Why do so many hermeneuts get it wrong? Take, for instance, the distinction between exegesis (analysis of a text) and its application. Application to what? To life? Often “application” requires mutilating the context of a passage and applying it to the mutilator’s life.
Example: Proverbs 29:18 “Where there is no vision, the people perish.” What do many preachers do with this half a proverb – the likes of Adrian Stanley, Rick Warren and Joel Osteen, and the “Word of faith” people? They turn it into a sermon series or book on how to get a new vision for your life. Believers love it to pieces. Why do you think Christianity is growing so fast in many countries; in Nigeria and South Africa, for example. Envision your vision; see yourself well, see yourself with a good job, new car, the mortgage paid off. See yourself hounded and beaten for the faith; or for just being a drip – hmmm. It’s easy to catch these preachers with their hermeneutical pants down; if you really want to really. It’s not difficult to know where to look. Just read the bits before and/or the bits after the tasty morsels that these preachers feed you. Example: we return to the “vision” bit in Proverbs 29:18 “Where there is no vision, the people perish.” It has a context. Read the next bit in the verse: “but he that keeps the law, happy is he.” “Perish” in the KJV is not a good translation of the Hebrew פָּרַע para`. A better translation of Proverbs 29:18 is “Where there is no prophetic vision the people cast off restraint, but blessed is he who keeps the law.”The Hebrew word for vision is חָזוֹן chazon (wrongly transliterated in the Blueletterbible as chazown (North American English pronunciation). Possible meanings of this word are 1. vision (in ecstatic state), 2. vision (in night), 3. vision, oracle, prophecy (divine communication).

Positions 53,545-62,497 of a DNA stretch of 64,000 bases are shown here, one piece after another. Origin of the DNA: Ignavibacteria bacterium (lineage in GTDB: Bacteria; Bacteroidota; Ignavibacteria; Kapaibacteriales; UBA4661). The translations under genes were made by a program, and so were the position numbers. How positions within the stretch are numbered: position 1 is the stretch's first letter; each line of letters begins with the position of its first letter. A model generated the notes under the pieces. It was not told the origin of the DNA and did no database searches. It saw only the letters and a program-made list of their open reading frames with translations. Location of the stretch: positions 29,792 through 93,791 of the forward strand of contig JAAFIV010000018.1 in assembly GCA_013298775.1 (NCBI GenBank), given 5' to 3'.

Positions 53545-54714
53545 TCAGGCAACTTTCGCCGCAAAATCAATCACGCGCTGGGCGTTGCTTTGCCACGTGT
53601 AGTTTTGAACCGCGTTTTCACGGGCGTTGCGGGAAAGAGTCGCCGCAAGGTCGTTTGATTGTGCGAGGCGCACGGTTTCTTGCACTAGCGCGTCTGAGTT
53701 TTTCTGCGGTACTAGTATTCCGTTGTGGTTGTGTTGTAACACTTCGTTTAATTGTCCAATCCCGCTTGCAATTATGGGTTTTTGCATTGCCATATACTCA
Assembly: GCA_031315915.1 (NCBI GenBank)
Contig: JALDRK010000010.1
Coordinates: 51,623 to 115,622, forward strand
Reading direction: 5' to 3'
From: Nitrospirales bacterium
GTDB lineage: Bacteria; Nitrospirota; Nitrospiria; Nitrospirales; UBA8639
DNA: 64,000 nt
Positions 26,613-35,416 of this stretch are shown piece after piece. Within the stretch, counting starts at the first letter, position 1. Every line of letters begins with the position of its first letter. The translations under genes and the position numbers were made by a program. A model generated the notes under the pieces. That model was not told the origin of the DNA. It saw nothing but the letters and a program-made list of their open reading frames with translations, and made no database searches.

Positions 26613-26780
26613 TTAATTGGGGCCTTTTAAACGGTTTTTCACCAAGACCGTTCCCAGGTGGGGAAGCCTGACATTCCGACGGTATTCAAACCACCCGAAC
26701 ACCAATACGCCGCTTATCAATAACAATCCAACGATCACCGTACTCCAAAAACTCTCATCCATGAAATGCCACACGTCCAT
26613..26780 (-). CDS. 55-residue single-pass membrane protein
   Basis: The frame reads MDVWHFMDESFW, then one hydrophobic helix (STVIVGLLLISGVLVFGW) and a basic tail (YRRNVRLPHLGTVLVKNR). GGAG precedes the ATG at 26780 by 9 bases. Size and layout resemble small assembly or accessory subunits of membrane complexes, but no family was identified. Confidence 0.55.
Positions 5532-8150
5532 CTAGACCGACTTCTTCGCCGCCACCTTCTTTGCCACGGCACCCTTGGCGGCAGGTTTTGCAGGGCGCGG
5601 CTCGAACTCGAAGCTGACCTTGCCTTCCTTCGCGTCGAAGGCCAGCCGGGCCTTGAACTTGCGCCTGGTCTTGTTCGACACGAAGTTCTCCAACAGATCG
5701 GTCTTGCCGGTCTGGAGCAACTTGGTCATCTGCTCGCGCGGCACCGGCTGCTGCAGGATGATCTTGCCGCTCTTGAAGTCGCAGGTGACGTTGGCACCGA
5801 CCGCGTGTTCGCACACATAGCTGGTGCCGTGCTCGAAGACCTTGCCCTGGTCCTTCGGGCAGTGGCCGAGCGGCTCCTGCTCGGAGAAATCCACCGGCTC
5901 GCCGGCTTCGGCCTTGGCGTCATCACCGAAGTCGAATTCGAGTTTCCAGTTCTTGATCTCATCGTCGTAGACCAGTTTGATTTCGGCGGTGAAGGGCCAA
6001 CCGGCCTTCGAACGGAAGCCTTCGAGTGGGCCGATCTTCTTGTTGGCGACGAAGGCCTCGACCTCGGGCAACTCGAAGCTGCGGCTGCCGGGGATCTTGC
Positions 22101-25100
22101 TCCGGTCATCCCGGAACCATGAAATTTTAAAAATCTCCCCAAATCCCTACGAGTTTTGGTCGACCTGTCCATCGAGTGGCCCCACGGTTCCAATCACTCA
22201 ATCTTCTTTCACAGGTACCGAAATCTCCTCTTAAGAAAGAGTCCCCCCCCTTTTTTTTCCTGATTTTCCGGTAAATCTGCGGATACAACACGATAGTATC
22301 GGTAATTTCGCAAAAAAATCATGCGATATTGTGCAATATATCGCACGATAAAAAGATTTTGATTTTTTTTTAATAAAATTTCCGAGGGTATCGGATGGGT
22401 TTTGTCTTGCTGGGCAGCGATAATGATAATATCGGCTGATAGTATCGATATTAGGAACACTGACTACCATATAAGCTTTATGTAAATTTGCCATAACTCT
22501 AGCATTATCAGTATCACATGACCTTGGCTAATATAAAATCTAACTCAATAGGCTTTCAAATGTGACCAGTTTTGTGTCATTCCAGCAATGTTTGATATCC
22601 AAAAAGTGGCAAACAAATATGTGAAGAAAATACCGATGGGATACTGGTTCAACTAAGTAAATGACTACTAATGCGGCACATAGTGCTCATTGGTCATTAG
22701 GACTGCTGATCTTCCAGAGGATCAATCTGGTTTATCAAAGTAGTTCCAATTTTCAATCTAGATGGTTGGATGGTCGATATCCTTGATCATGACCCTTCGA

Chazon in this verse means being able to grasp what God’s word emanating from the prophet’s mouth (not the vision God gives you) is saying about God’s law. If you take God’s law to heart by keeping it, you will be blessed. Here is John Calvin in his preface to his Institutes of the Christian Religion, addressing the French king: “
“The characteristic of a true sovereign is, to acknowledge that, in the administration of his
kingdom, he is a minister of God. He who does not make his reign subservient to the divine glory,
acts the part not of a king, but a robber. He, moreover, deceives himself who anticipates long
prosperity to any kingdom which is not ruled by the sceptre of God, that is, by his divine word. For
the heavenly oracle is infallible which has declared, that ‘where there is no vision the people perish’ (Prov. 29:18).”
A word out of context has a dictionary (lexical) meaning but no useful (pragmatic) meaning. A word without a context is connected to nothing – in the real world – only to a dictionary.
Pastors, please, no more cutting and pasting your way to sermons and books – and prosperity.